This format is also one of the more standard formats for web use. One reason it was developed was with that intention. The slower bandwidths of years past is why it was important to get files as small as possible – even at the cost of better viewing quality – but nowadays keeping files at a relatively low compression setting (I keep mine at 10) offers high quality and fast upload speeds.

This is not a file format offset printers like to print from so if you are having your images offset printed they need to be saved as either tiff or eps files. (And don’t forget about CMYK color mode.) If printing to a laser or ink jet printer, this format works just fine.

PNG – stands for: Portable Network Graphics.
GIF – stands for: Graphics Interchange Format.
Both these files are utilized primarily for web and computer screen viewing purposes. Up until a few years ago gif was the primary format for saving flat color images. It is being used less today and being replaced by the png format mostly because gif does some compressing (which translates to lower quality) and can’t handle the depth of colors that png can. (16 million for png vs 256 for gif.) PNG files also do a nice job of feathering edges for transparent background use.

Besides it’s use when a transparent background is necessary, a png file should be used instead of a jpg file for text-as-art images on the web. For instance if you’re using art as part of your navigation. The same is true if you’re displaying any art that is made of solid colors – unlike a photograph that is a mix of colors and shades. You’ll find that the edges of your words and images are much sharper using a png format.

EPS – stands for: Encapsulated PostScript.
EPS was developed by Adobe and is a standard file format for importing and exporting PostScript files and usually contains a thumbnail image associated with it. An eps file can contain any combination of text, graphics and images. Typically you’ll save drawing program files – Adobe Illustrator for example – in this format. Many vendors still like this format for outputing logos and other line art but by-in-large this versitle format is being replaced with the pdf format.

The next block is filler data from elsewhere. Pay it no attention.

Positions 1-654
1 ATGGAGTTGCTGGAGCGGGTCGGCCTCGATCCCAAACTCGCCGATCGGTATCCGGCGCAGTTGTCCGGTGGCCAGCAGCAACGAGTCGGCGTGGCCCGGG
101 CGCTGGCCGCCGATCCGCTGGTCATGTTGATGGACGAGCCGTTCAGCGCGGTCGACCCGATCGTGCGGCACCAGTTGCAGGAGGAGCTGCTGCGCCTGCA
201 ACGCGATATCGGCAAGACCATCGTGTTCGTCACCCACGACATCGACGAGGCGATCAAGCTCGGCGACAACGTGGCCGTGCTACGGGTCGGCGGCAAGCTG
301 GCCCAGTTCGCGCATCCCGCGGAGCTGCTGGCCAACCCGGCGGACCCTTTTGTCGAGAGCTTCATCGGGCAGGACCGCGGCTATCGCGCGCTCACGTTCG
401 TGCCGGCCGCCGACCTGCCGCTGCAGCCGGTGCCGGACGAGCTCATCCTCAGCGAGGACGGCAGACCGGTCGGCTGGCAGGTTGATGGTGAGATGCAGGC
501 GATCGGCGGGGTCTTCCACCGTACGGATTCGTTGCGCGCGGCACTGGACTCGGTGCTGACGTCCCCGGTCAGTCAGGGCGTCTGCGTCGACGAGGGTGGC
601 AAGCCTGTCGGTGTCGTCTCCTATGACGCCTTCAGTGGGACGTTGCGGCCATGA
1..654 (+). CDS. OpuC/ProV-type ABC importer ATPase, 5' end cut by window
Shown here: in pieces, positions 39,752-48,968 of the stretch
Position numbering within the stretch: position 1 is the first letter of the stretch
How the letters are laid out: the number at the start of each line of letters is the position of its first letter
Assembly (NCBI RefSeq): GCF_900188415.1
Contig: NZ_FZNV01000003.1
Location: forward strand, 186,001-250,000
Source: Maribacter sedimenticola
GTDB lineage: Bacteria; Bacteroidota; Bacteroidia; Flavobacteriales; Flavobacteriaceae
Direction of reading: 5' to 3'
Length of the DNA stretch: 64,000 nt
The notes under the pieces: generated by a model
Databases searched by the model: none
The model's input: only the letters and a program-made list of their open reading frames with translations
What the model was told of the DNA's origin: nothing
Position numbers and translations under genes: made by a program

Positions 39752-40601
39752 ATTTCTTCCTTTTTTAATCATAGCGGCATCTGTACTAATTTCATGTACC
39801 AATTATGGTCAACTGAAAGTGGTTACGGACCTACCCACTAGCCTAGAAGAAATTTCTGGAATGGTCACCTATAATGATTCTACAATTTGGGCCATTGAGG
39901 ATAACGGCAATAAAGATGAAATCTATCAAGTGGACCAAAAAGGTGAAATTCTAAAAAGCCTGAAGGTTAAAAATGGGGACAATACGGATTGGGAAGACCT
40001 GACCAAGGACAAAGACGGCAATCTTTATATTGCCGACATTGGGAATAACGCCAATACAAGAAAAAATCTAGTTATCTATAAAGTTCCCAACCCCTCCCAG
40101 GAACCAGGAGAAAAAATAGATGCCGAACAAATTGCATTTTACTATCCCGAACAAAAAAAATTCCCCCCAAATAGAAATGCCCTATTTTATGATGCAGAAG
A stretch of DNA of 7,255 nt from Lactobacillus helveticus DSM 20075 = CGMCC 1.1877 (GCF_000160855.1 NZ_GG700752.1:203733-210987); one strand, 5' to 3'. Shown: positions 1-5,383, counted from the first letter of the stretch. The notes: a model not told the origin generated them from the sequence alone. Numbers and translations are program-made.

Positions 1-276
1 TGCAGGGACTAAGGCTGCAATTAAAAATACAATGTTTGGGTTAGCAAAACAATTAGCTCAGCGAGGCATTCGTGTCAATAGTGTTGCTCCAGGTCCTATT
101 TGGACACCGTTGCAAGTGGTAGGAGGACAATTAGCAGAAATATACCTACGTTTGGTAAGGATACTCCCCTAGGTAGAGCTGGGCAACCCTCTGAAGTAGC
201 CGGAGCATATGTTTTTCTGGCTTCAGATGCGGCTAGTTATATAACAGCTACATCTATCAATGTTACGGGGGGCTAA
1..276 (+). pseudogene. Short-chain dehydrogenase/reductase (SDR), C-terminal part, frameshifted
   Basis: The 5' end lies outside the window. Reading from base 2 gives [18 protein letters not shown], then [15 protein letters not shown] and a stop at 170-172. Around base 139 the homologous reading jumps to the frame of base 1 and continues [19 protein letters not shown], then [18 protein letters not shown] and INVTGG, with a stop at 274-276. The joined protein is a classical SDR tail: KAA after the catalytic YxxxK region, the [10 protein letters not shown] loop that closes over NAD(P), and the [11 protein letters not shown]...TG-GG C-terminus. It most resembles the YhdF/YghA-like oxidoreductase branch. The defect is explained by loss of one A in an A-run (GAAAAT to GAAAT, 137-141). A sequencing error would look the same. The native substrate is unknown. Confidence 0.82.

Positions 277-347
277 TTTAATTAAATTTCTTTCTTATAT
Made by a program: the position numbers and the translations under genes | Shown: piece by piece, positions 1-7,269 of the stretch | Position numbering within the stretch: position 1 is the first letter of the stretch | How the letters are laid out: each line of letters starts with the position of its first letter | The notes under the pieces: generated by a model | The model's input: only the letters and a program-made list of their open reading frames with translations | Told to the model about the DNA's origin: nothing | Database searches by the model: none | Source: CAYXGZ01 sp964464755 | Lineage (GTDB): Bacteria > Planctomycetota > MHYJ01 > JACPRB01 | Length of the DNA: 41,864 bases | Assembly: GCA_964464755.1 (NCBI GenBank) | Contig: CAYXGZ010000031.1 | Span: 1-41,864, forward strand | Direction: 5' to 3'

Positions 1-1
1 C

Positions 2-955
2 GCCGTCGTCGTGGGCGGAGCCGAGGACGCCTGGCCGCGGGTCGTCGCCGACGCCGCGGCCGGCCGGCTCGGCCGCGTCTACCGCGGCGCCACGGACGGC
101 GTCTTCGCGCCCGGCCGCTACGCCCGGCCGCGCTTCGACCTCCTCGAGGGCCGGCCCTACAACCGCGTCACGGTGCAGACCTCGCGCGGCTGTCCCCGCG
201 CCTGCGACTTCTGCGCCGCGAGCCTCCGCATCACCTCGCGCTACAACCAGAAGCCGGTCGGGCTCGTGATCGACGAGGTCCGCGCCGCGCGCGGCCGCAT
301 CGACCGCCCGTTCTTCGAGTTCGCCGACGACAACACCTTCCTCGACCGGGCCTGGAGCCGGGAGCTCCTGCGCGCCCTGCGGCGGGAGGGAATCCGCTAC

TIFF – stands for: Tag Image File Format.
Developed by Aldus in the early computer days this format is primarily used for offset printing. It’s not a file widely supported in the web world. I save all my images for offset printing using this format. The option exists to compress the file while saving, and years ago when disk space was an issue I used to do that, but not any more. Besides, not all printers liked a compressed tiff file.

These are just a few – but most popular – of the many digital formats available to you out there. Hopefully some of this has helped. Look for more on printing and resolution issues in other articles.

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Tips on changing the color of type –in black and white.

In referring to the color of type I’m not talking about type that is printed in blue, or red or yellow or green but instead I’m talking about a block of copy where the type is all in black. If you squint your eyes and look at a block of black copy it’s really just a mass of gray color. Whether you are a designer or not you can – and should – control that color. That color plays an important design role. It also plays an important “psychological” role in any marketing material. It’s easy to do and should become routine for anyone trying to appeal to a market.

The design role.
Plain and simple, a mass of one shade of gray visually is not very appealing. In fact it’s boring and it will make your message appear boring and monotonous.

There are 3 easy ways to change the color.

First, consider creating a subheadline if relevant and maybe increase the point size compared to the body portion of your text. Secondly, consider creating more paragraphs if you have a lot of text. You definitely want to avoid long paragraphs as they create large masses of gray on a page. And lastly, use italics and bold within your text. This last tip really helps vary the look of a block of copy and breaks-up the monotony when reading it. Look closely at the sample of text below to see what I mean.